Writing Boundaries; knowing when to commit and when to sacrifice

campnanoI am three days shy of completing Camp NaNoWriMo and only 2,500 words away from my self-imposed target of 30,000 words for the month . However, I’m also about eight or nine chapters away from actually finishing the story where each chapter is a minimum of 3,000 words on average. *sigh* So it looks like I’ll still be writing That which is Found (TWiL) during the start of May.

I’ve discovered during this writing month that I’ve really missed revising That which is Left is Lost (TWiLiL). Perhaps because the two are so closely related, I’ve had ideas about the ordering of evens in TWiLiL that will hopefully make the narrative stronger and create a more suspenseful read. I’ve also reminded myself of some of the characters that appear in both novels and the developments they take across the two separate story lines. As a result, I think once I’ve finished writing TWiF I’ll be ready to go back to TWiLiL and have a much clearer idea of the impact I want it to make.

I am, at the moment, very tempted to give myself some time off from writing once Camp has officially ended, though, and sneak in some revision of TWiLiL instead of focusing on the completion of TWiF. But, I know if I do that I could lost my momentum and motivation: so one thing at a time. Of all the things I have learnt about myself during the years I have now been writing is that I really need to commit to a story otherwise the threads get lost and it becomes another unfinished piece.

I have realised I can’t actively juggle several projects at once. Perhaps a short story and a novel, but not two novels at the same time in different stages. It’s too difficult to switch between them, even if they are related: especially when they’re so related. I quite like having short stories on the go outside of my longer manuscripts, because they create a sense of accomplishment that is often lacking in a 90,000 word novel. Short stories can be written, revised, edited and polished within a fairly short time scale and it reminds me that the process is achievable.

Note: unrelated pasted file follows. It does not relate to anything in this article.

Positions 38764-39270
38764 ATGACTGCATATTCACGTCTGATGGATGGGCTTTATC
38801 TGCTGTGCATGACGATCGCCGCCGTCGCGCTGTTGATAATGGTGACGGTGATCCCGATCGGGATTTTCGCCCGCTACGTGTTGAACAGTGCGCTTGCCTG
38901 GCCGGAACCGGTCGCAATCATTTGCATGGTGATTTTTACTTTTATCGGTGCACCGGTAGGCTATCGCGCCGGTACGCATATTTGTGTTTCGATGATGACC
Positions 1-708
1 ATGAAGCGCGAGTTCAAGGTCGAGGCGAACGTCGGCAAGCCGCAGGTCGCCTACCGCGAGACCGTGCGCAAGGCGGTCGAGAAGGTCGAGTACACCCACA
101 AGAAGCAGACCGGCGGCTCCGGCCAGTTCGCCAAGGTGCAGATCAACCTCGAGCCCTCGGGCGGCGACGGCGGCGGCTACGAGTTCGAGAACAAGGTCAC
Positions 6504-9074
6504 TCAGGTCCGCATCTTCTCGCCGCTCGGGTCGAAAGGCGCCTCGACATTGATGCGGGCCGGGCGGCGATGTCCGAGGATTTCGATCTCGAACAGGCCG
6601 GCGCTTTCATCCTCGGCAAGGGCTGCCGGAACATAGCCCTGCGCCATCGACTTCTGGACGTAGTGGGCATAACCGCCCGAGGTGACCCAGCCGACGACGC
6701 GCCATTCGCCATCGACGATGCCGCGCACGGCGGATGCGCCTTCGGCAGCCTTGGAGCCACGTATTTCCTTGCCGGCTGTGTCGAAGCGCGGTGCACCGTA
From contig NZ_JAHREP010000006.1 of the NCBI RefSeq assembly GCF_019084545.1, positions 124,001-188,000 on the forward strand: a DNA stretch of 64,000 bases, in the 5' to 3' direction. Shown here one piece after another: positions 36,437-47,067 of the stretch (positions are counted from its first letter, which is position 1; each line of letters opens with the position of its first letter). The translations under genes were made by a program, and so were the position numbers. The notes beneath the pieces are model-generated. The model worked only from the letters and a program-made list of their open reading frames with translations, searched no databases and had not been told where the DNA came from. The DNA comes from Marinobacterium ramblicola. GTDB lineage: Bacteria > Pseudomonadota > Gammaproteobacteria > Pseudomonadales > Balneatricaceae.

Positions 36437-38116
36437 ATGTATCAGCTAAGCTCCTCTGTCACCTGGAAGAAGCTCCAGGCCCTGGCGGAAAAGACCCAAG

Of course, one of the things that has gone by the wayside over the course of this year is my short story writing. I haven’t really been dedicating any time to it; instead trying to focus too much on the novels. As a result, so far this year I don’t really feel I have successful managed to complete very much. So, in May it may also be time to get back to writing short stories. However, I am not going to go mad and commit to Story a Day in May this year (as I did in 2012 & 2013), because with the Open University Free Fiction Writing course starting this week, revisions for TWiLiL to focus on and a desire to submit to some competitions, writing a whole story a day in May seems too ambitious. I would be setting myself up for a failure.

I believe it’s important to know our limitations and to understand that in order to accomplish those things that we most want to do some sacrifice is often required. Usually it’s things like the TV or that extra half hour of reading, but I think in this case, for me in May, it’s going to have to be Story a Day. As much as I enjoy participating (and I would recommend it if you want to throw around ideas for short stories for a month, because you often end up with at least a couple of gems) it isn’t a priority for me this year, so I need to put it aside and get on with other things.

OUFiction courseSo that’s the plan for me. ‘Win’ my Camp NaNo badge, finish writing the draft for That Which is Found and then move on to continuing revising That Which is Left is LostHopefully the Fiction Writing Course will allow me the opportunity to explore some potential short story ideas that will also be suitable for later submissions and also keep me working creatively on writing new material whilst I revise.

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Do you find that you sometimes over-commit, or expect more of yourself than is probably possible during your writing time? How do you deal with wanting to do so many things and having to choose your priorities and, sometimes, miss out on particular opportunities?
Let me know in comments, or Tweet me.

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Also, don’t forget to head over to the blogs of my three nominated writers from my Writing Process Blog Tour last week; their posts should be going live sometime today.

 

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One response to “Writing Boundaries; knowing when to commit and when to sacrifice

  1. Pingback: Last Camp NaNoWriMo post: Snatching the Victory Flag | The Claire Violet Thorpe Express

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